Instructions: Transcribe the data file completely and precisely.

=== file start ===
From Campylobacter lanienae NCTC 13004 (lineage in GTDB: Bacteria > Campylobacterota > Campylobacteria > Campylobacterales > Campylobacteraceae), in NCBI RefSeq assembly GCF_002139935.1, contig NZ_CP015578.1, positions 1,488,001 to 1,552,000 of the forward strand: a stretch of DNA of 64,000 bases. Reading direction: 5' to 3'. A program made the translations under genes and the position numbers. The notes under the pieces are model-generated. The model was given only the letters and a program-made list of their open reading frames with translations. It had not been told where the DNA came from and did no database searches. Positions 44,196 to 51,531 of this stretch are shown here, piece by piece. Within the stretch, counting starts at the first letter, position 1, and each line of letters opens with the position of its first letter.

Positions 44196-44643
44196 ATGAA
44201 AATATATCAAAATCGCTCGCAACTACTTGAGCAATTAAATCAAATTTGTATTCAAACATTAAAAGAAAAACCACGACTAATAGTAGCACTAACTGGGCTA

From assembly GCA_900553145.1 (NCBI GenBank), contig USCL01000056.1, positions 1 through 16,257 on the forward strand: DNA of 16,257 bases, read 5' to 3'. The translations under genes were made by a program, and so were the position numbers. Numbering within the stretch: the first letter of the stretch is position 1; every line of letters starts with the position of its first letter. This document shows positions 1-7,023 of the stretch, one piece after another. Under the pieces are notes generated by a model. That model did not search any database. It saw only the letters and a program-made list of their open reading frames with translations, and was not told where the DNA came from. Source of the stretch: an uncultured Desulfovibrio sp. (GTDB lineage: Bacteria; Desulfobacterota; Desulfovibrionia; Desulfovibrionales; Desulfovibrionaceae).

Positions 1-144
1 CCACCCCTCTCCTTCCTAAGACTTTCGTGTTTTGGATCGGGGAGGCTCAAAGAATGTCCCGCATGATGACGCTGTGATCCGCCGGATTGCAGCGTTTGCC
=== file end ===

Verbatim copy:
From Campylobacter lanienae NCTC 13004 (lineage in GTDB: Bacteria > Campylobacterota > Campylobacteria > Campylobacterales > Campylobacteraceae), in NCBI RefSeq assembly GCF_002139935.1, contig NZ_CP015578.1, positions 1,488,001 to 1,552,000 of the forward strand: a stretch of DNA of 64,000 bases. Reading direction: 5' to 3'. A program made the translations under genes and the position numbers. The notes under the pieces are model-generated. The model was given only the letters and a program-made list of their open reading frames with translations. It had not been told where the DNA came from and did no database searches. Positions 44,196 to 51,531 of this stretch are shown here, piece by piece. Within the stretch, counting starts at the first letter, position 1, and each line of letters opens with the position of its first letter.

Positions 44196-44643
44196 ATGAA
44201 AATATATCAAAATCGCTCGCAACTACTTGAGCAATTAAATCAAATTTGTATTCAAACATTAAAAGAAAAACCACGACTAATAGTAGCACTAACTGGGCTA

From assembly GCA_900553145.1 (NCBI GenBank), contig USCL01000056.1, positions 1 through 16,257 on the forward strand: DNA of 16,257 bases, read 5' to 3'. The translations under genes were made by a program, and so were the position numbers. Numbering within the stretch: the first letter of the stretch is position 1; every line of letters starts with the position of its first letter. This document shows positions 1-7,023 of the stretch, one piece after another. Under the pieces are notes generated by a model. That model did not search any database. It saw only the letters and a program-made list of their open reading frames with translations, and was not told where the DNA came from. Source of the stretch: an uncultured Desulfovibrio sp. (GTDB lineage: Bacteria; Desulfobacterota; Desulfovibrionia; Desulfovibrionales; Desulfovibrionaceae).

Positions 1-144
1 CCACCCCTCTCCTTCCTAAGACTTTCGTGTTTTGGATCGGGGAGGCTCAAAGAATGTCCCGCATGATGACGCTGTGATCCGCCGGATTGCAGCGTTTGCC